2. It rained hard over night, but stopped by the morning.  I started the CZ early and let it idle for 10 or 15 minutes to get it good and hot, then retorqued the head nuts.  I suited up, but when I went to leave the bike wouldn't start.  I put a fresh plug in it, it started and I left late.  After a couple of miles, it started cutting out then died.  I figured all that idling had loaded it up and fouled the plug again.  I took it out and cleaned it, and it ran a bit then died again.  Amy and Gayle arrived with the sweep car and they took me back to the hotel.  I first tried to steal Mike Peavey's backup Moto Guzzi Lodola, then Bill Burke NSU Special Max, but I couldn't get either of them started.  Mitch Fraizer was there, his 305 Honda having holed a piston the previous day from an air leak. We went back to the CZ.  He was convinced it was a fuel flow problem, not spark, and we took the fuel tap apart again.  Now it started and idled, but wouldn't take any throttle.  So, we took the carb apart and cleaned every orifice.  Finally, it ran well.  I took off on the short cut to lunch with Mitch and Jean following in their truck ready to scoop me up if the CZ died.  It ran fine for maybe 10 miles, then didn't want to take full throttle.  I'd roll off and it would start running again.  I could maintain about 40mph n the flat, so I just carried on to lunch in Quechee, Vt.  I had enough time to wolf down a quick lunch and then took off for the afternoon session.
  3. Immediately the motor started cutting out and probably within two miles it died completely.  While I was getting ready to attack it, Scott Rikert, Mike Peavey and Bill Burke stopped to help.  It was a fuel feed problem again.  While Scot held his finger over the opening in the fuel tank, I took out and took apart the fuel tap again.  Now, it seemed like the cork inside had smushed over the main orifice and I hogged it out with the awl in my Swiss Army Knife.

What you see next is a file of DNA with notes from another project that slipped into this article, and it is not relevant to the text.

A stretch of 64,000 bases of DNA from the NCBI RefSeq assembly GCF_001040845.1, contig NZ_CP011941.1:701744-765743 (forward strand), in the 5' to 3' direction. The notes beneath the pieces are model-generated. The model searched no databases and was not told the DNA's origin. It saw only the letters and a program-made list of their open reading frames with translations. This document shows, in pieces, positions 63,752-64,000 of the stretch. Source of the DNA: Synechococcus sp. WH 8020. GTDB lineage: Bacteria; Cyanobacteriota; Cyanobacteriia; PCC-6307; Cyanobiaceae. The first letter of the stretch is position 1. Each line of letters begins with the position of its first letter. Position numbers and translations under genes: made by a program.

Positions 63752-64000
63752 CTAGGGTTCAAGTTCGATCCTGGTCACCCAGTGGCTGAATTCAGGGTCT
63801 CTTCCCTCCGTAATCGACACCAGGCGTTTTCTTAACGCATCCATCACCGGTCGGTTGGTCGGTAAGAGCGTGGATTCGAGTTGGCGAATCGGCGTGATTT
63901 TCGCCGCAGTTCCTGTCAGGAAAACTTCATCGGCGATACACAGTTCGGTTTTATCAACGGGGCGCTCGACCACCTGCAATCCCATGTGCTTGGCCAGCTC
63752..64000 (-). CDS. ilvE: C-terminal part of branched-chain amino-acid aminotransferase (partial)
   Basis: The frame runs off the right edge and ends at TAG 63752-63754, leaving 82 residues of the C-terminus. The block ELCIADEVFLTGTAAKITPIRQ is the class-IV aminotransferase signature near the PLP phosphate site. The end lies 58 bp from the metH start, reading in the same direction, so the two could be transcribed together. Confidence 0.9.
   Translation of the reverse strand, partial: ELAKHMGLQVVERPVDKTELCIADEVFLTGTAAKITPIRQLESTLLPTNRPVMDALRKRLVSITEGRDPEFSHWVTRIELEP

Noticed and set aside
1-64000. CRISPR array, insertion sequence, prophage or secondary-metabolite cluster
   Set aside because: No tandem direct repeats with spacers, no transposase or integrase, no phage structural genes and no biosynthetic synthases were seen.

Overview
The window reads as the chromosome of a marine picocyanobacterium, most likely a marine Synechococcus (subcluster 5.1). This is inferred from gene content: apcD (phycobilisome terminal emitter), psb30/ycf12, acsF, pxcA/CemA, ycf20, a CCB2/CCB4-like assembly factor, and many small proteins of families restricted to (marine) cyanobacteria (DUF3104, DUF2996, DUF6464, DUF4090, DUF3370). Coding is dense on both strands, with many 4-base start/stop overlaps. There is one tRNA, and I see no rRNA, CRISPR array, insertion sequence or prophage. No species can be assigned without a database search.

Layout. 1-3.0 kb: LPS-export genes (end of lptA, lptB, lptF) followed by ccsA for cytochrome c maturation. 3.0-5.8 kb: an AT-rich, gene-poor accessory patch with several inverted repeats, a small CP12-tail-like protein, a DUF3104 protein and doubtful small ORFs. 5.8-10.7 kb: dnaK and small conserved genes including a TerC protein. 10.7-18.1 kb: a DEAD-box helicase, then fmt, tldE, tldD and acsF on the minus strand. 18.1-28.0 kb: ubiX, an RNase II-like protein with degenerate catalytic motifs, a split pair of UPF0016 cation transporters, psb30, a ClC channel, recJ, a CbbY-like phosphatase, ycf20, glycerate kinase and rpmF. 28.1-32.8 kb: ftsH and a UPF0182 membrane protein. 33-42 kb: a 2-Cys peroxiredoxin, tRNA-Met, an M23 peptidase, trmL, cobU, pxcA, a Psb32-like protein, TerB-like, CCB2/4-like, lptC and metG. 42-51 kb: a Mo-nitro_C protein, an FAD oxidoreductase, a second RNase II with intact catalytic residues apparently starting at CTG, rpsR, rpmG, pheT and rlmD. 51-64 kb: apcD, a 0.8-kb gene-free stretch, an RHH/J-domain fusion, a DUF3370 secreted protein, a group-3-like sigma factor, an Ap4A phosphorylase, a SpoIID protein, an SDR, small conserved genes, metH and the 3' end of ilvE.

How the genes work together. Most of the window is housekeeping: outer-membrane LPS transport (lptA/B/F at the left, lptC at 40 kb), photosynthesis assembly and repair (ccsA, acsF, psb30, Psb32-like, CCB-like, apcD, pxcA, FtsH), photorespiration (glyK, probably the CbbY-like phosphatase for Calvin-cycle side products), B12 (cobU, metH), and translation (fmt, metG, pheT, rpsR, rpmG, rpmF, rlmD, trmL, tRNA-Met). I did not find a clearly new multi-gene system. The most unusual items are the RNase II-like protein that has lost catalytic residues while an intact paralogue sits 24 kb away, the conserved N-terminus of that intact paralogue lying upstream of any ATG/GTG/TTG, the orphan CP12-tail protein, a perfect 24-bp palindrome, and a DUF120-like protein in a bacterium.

4. Scott Rikert has his finger on the fuel tap bung while I auger out the cork  and Mike Peavey looks on.  Bill Burke photo

    1.  That did the trick and the CZ was now running fine.  The four of us rode together into Coolidge State Park where Amy was motioning everyone to slow down as someone had been busted for exceeding the ridiculous 15mph speed limit.  Scott popped a wheelie (on a 250 Jawa!!) for her.
    After a check point on the top to the mountain, the road turned to dirt but became smooth, wide and loose.  Scott led and pulled away, with Mike next and me following.  It looked like Mike got surprised by a downhill right corner and grabbed a bit too much front brake and slapped it down hard.  I avoided him and, by the time I got my bike stopped, turned around and found a place to get it on it's stand Devon Frazier had shown up and called Amy and Gayle.  Mike had hit his head really hard to the point his forehead was lightly abraded through the helmet .  He was dazed and his shoulder and neck really hurt.  Even though his Jawa was rideable, Mike made the right decision to load it on the trailer and ride back in the car.
  5. When we got back to the hotel, Mike was still a little dingy and in a lot of pain.  He's had back/neck issues before and figured a session with his chiropractor the next morning would straighten him out.  He asked Ken Richardson to drive him back home to Boston.  On the way he got nauseous and almost passed out.  They consulted a doctor friend of his and the decision was to take him straight to the emergency room when they did some imaging and found he had two broken vertebrae and a displaced disc which, had it displaced a little more, would have been catastrophic.  They put him in traction for a while, then operated on him, fusing two of the vertebrae with a metal plate and he was out of the hospital in 72 hours.  Amazing.  He should be fine.  A reminder that this motorcycle business is serious fun.
  6. a Zundapp Super Sabre
a Yetman CB77

George Ellis' 50cc Wards Riverside (Benelli) with Rich Snider's C102 Honda

The long distance award goes to the couple who came from Hawaii, she riding this trick 160 Ducati

Carlton Palmer's 200 Benelli


  1. Ah David, gone are the days when the girls swooned to cut your curly red locks....

    1. There's still plenty of swooning going on, so it must be something other than the hair. Figure out what it is and bottle it, you'll make a fortune!